comScore President Obama Connects Taxes To Scripture At National Prayer Breakfast | Mediaite

President Obama Connects Taxes To Scripture At National Prayer Breakfast

At this morning’s gathering for the annual National Prayer Breakfast, President Barack Obama turned to religious scripture as references for how to best approach economic policies. His faith, he shared, as well as teachings from various other faiths, often serve as his guide.

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Here’s what he said:

I must try — imperfectly, but I must try — to make sure those values motivate me as one leader of this great nation. So when I talk about our financial institutions playing by the same rules as folks on Main Street, when I talk about making sure insurance companies aren’t discriminating against those who are already sick, or making sure that unscrupulous lenders aren’t taking advantage of the most vulnerable among us, I do so because I genuinely believe it will make the economy stronger for everybody, but I also do it because I know that far too many neighbors in our country have been hurt and treated unfairly over the last few years, and I believe in God’s command to love thy neighbor as thyself. I know a version of that Golden rule is found in every major religion and every set of beliefs from Hinduism to Islam to Judaism to the writings of Plato. When I talk about shared responsibility, it’s because I genuinely believe that, in a time when many folks are struggling and in a time where we have enormous deficits, it’s hard for me to ask seniors on a fixed income or young people with student loans for middle-class families who can barely pay the bill to shoulder the burden alone.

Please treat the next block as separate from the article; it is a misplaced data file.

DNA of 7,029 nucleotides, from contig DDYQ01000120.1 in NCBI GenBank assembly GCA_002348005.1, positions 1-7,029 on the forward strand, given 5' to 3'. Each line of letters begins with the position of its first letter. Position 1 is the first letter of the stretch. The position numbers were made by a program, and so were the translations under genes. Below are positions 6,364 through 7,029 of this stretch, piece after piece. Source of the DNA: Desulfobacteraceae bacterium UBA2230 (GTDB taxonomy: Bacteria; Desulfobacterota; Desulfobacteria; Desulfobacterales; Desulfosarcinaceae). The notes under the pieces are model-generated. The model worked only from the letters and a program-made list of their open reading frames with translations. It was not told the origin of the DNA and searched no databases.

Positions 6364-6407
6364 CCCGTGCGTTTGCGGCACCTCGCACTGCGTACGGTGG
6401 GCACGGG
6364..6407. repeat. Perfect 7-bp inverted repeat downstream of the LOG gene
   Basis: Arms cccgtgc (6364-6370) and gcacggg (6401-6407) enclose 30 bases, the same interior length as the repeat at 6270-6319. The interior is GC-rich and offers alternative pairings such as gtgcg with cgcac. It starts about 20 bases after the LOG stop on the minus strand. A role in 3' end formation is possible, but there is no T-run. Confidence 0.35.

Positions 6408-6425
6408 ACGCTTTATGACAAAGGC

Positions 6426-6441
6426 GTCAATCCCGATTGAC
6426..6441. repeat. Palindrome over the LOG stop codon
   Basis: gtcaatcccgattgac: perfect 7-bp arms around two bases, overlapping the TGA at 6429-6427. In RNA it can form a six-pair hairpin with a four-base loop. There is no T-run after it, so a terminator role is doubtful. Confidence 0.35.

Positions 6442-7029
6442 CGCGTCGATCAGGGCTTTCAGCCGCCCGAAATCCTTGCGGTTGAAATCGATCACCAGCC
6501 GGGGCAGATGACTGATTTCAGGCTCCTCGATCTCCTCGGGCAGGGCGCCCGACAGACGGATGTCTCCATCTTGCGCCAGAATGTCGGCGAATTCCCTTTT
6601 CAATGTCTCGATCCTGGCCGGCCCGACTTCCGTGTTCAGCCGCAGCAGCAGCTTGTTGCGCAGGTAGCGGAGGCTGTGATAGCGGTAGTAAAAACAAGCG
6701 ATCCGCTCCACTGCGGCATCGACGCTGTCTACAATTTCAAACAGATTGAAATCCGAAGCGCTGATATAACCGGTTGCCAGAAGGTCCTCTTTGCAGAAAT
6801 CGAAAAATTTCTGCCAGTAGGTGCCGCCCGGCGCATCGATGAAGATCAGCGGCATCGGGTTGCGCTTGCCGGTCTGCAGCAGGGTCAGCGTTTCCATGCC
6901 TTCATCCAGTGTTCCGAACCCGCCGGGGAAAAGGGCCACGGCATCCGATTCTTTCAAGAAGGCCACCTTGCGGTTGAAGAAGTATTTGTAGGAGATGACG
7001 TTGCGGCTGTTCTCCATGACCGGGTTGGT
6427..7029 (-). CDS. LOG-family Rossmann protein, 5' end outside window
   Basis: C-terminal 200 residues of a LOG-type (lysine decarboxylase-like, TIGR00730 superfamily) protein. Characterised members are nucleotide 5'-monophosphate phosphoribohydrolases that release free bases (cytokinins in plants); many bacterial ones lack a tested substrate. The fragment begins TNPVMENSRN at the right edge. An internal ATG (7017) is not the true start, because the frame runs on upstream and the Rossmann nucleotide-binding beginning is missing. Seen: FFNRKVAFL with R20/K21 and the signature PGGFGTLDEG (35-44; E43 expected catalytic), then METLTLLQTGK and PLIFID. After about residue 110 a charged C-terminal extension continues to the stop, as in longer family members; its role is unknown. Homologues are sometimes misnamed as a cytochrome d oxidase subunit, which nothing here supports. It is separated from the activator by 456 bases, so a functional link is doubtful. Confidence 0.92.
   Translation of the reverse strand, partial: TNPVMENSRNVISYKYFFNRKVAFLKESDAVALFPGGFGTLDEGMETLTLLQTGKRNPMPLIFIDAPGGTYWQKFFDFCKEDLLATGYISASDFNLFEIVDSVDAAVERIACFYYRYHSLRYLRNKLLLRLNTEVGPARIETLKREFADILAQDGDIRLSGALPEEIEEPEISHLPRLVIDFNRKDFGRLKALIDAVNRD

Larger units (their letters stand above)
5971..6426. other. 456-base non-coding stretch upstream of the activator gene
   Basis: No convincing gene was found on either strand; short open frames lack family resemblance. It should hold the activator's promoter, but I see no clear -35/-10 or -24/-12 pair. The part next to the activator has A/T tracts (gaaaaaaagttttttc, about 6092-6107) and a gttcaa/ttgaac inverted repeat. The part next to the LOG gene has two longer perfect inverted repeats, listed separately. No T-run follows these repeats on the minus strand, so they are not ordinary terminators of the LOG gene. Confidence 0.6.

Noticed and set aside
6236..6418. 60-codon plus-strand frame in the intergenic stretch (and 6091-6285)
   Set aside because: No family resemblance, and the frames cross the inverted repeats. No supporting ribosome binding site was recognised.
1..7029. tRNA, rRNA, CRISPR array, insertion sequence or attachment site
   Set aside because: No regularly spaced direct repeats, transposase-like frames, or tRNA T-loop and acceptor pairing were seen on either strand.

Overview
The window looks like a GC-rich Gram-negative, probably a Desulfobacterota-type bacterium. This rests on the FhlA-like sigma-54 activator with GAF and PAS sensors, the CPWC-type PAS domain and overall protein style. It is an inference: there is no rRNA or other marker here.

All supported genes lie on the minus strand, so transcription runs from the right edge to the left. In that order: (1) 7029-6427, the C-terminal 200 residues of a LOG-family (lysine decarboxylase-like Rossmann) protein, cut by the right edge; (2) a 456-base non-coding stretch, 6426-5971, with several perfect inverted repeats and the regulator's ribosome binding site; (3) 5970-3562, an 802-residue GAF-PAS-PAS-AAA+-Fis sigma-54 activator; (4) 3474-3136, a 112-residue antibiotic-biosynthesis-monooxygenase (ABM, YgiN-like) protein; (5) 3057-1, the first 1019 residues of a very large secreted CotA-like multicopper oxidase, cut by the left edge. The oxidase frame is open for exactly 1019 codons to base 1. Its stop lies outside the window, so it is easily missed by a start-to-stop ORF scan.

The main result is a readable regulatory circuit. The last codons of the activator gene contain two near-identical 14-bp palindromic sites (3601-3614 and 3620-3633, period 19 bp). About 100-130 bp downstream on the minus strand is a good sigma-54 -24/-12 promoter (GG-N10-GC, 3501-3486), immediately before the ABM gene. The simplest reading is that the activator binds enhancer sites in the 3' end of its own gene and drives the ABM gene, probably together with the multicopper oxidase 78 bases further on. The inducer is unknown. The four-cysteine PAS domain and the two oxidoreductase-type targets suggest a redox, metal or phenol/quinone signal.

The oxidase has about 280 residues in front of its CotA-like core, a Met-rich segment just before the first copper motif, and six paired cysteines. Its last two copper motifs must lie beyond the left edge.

The President also noted that, when it comes to raising taxes on the nation’s wealthiest citizens, “I actually think that is going to make economic sense, but for me as a Christian it also coincides with Jesus’ teaching that for whom much is given much shall be required. It mirrors the Islamic belief that those who have an obligation to use those blessings to help others or the Jewish doctrine moderation, consideration for others.”

Have a look, courtesy of C-SPAN2:

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